Source-Free Adaptation to Measurement Shift via Bottom-Up Feature Restoration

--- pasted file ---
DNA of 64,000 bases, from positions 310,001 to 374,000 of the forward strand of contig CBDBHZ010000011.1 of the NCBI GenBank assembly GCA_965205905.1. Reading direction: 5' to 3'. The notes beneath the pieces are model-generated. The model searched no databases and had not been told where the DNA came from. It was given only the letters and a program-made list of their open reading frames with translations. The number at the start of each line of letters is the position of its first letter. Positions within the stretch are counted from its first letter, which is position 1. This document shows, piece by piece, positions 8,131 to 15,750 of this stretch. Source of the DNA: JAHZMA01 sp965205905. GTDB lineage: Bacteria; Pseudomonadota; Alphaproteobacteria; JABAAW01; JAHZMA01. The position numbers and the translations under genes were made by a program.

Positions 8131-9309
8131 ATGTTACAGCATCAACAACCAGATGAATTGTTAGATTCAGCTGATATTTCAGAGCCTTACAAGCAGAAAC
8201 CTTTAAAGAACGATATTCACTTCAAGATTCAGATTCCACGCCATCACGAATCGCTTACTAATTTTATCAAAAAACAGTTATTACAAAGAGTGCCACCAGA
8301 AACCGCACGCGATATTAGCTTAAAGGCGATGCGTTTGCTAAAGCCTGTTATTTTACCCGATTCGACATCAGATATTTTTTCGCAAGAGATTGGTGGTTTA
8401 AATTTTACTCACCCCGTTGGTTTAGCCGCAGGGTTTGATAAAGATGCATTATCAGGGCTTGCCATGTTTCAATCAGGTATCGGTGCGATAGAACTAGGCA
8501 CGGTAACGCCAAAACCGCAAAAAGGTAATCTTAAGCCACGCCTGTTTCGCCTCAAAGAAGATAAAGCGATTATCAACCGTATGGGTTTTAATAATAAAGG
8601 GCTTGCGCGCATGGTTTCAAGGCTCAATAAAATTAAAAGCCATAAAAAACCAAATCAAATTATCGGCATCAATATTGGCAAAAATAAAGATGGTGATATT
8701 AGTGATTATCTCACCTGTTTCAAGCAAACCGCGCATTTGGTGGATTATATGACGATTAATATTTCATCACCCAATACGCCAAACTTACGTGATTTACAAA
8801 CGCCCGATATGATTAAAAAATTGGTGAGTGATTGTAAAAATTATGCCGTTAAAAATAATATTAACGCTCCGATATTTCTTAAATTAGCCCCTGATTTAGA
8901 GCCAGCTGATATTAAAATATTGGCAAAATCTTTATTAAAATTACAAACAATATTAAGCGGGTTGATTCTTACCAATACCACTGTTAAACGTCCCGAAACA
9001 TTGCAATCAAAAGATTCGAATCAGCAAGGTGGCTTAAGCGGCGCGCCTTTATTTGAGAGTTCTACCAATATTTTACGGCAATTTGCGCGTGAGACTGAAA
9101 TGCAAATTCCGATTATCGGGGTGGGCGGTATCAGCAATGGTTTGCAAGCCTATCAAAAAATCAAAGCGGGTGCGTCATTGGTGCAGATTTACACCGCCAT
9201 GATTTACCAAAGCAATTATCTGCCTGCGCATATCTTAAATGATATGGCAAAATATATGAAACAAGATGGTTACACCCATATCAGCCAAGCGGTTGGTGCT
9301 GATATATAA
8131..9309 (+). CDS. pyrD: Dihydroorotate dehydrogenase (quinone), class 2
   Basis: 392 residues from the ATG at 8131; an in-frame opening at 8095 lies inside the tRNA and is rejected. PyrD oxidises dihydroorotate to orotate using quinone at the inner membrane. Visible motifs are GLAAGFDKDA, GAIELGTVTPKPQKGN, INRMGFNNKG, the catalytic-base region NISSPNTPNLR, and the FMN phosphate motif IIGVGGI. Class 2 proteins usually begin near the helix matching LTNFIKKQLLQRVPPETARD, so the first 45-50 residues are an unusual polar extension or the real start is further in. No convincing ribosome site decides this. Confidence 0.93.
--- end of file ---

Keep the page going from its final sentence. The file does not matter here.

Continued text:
Source-free domain adaptation (SFDA) aims to adapt a model trained on labelled data in a source domain to unlabelled data in a target domain without access to the source-domain data during adaptation. Existing methods for SFDA leverage entropy-minimization techniques which: (i) apply only to classification; (ii) destroy model calibration; and (iii) rely on the source model achieving a good level of feature-space class-separation in the target domain. We address these issues for a particularly pervasive type of domain shift called measurement shift which can be resolved by restoring the source features rather than extracting new ones. In particular, we propose Feature Restoration (FR) wherein we: (i) store a lightweight and flexible approximation of the feature distribution under the source data; and (ii) adapt the feature-extractor such that the approximate feature distribution under the target data realigns with that saved on the source. We additionally propose a bottom-up training scheme which boosts performance, which we call Bottom-Up Feature Restoration (BUFR). On real and synthetic data, we demonstrate that BUFR outperforms existing SFDA methods in terms of accuracy, calibration, and data efficiency, while being less reliant on the performance of the source model in the target domain.

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